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Education
Sep 14, 2022

Fayetteville-Cumberland Regional Entrepreneur and Business HUB Poised to Support Businesses and Drive Economic Growth Across Region

Sponsored Content provided by Ulysses Taylor, J.D. - Dean, Broadwell College of Business & Economics, Fayetteville State University

Small businesses across the region will now get a boost from the newly opened Fayetteville-Cumberland Regional Entrepreneur and Business HUB at Fayetteville State University (FSU). Managed by FSU’s Broadwell College of Business and Economics (BCBE), the 6,500-square-foot HUB opened September 14, 2022, in the Bronco Square Commercial Development Park, which previously housed the University’s bookstore.

Set up as a collaborative and educational zone for small businesses, the state-of-the art HUB is designed to invigorate the local workforce, grow the economic power of the region, and signal FSU’s commitment to serving as a strong resource for the county and beyond.

The HUB will bring together several BCBE centers under one roof to increase collaboration and provide guidance to innovative small businesses and entrepreneurs seeking to grow their ventures. Housed within the HUB are the Veterans Business Outreach Center, Small Business Technology Development Center, and University Center for Economic Development, a project of the U.S. Economic Development Administration.

Additional community partners, such as local banks and chambers of commerce, will also play a role in connecting companies to the tools they need to successfully launch or grow their businesses. Focused on providing a one-stop-shop to prepare the leaders of tomorrow, the HUB is expected to help launch dozens of new businesses within the next two years.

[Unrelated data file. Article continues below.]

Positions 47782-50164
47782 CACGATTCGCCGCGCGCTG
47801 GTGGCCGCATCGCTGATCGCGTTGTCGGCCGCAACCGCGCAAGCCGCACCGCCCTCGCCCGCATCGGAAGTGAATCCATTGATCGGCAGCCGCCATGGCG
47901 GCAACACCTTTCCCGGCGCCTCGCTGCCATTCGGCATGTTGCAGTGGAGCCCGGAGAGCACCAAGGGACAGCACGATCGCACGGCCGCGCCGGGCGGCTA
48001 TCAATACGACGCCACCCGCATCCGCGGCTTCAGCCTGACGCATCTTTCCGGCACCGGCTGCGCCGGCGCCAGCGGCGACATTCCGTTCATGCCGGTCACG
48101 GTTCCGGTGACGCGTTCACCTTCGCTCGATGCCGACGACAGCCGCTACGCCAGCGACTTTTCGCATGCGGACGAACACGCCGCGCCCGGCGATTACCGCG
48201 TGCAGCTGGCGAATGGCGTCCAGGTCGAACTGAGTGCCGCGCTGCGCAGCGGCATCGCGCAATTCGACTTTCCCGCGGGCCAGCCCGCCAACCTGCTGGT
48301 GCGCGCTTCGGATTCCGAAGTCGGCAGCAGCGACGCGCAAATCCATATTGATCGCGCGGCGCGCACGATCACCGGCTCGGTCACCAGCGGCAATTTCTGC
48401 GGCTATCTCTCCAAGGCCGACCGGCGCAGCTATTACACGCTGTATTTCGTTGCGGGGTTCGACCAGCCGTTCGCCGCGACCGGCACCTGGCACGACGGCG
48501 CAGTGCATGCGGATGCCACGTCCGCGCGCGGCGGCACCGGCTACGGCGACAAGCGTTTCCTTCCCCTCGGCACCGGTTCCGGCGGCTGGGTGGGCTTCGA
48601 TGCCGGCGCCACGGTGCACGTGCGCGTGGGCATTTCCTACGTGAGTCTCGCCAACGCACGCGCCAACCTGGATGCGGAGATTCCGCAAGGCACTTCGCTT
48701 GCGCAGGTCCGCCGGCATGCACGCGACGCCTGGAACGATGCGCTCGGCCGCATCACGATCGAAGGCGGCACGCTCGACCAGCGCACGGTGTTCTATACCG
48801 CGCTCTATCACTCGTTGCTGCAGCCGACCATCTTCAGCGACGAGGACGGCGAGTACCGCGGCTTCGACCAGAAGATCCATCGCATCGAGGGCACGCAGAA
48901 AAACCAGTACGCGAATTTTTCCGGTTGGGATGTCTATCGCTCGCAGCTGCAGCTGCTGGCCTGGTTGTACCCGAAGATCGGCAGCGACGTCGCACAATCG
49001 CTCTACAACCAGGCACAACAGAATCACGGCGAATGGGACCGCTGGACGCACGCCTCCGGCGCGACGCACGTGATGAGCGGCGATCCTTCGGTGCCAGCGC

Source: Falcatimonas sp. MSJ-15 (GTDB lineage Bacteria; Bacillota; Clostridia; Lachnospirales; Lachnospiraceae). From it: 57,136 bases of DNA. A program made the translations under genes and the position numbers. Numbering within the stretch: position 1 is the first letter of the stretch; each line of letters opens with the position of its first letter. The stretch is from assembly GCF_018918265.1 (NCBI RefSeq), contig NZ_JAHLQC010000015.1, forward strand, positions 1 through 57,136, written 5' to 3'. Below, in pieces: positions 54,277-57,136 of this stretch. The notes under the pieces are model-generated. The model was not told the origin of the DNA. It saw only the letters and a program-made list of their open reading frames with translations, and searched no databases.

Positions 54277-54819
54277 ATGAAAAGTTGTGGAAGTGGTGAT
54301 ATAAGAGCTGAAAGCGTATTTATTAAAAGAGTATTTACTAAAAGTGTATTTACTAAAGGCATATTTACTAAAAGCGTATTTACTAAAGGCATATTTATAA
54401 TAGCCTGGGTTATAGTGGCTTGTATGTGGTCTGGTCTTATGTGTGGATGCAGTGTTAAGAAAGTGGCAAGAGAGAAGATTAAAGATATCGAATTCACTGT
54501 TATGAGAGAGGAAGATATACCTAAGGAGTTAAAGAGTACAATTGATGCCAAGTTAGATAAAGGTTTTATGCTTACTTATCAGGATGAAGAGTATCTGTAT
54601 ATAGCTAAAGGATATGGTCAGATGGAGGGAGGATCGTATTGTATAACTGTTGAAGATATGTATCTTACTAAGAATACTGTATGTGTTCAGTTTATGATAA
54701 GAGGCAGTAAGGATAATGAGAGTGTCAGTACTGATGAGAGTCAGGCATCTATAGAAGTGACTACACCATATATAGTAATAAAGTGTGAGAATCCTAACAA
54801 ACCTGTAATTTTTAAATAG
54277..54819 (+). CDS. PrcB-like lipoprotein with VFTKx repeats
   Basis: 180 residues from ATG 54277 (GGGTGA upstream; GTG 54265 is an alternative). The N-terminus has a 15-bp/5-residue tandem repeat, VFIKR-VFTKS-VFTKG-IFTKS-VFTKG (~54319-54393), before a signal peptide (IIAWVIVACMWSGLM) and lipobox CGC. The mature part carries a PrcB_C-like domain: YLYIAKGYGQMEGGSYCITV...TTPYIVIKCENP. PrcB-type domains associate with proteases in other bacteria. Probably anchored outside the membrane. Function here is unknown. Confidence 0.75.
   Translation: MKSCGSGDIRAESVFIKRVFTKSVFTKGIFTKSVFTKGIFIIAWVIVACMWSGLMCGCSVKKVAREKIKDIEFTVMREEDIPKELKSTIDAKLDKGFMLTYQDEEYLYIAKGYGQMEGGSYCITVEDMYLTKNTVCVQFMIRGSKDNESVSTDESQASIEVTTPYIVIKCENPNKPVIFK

The facility includes open workspaces for students and community members, conference rooms, and technology like laptops and 3D printers to assist entrepreneurs with their work. In addition to providing a collaboration and networking zone, the HUB will serve as a place for small businesses to participate in a broad array of learning activities.

Aspiring and established businesses from Bladen, Columbus, Cumberland, Harnett, Hoke, Moore, Richmond, Robeson, Sampson and Scotland counties may schedule consultations with FSU faculty, attend business skills workshops and entrepreneurial summits, and take advantage of other experiential learning opportunities at the HUB. The workshops and summits will bring together peers to learn about topics such as financial literacy, record-keeping, legal considerations, insurance, marketing, capital investments, and more. These HUB programs are free, and registration is open to any business leaders in the above counties who want to build their capacity and expand their potential. Look for registration information on the Broadwell College website for two workshops to be held this fall.

One of the HUB’s first projects will be hosting a “construction college,” which is designed to assist small businesses with securing government contracts. More than $160 million has been appropriated to FSU for new construction, and the University is eager to get local businesses involved as subcontractors to keep the economic benefits of these contracts in the region. Covering topics such as submitting a pre-bid and attaining required certifications, the six-week construction college program will help leaders of small businesses gain the knowledge and experience needed to win subcontract awards.

Through initiatives such as the construction college, the HUB will fulfill its mission to support local enterprises and entrepreneurs as they build capacity. FSU leadership believes the residents of Cumberland County and surrounding areas are poised to be economic engines for their communities. FSU also aims to diversify the business community by ensuring minorities and women have the support they need to succeed with their ventures. 

Thanks to the vision of FSU Chancellor Darrell Allision, the HUB will play a key role in fostering economic growth across the entire region and showcasing the skills and talents of the people of Southeastern North Carolina. The University also would like to thank the City of Fayetteville, Cumberland County, and the state of North Carolina for supporting this vision and investing in the area's economic future.

 

 

 

 

 

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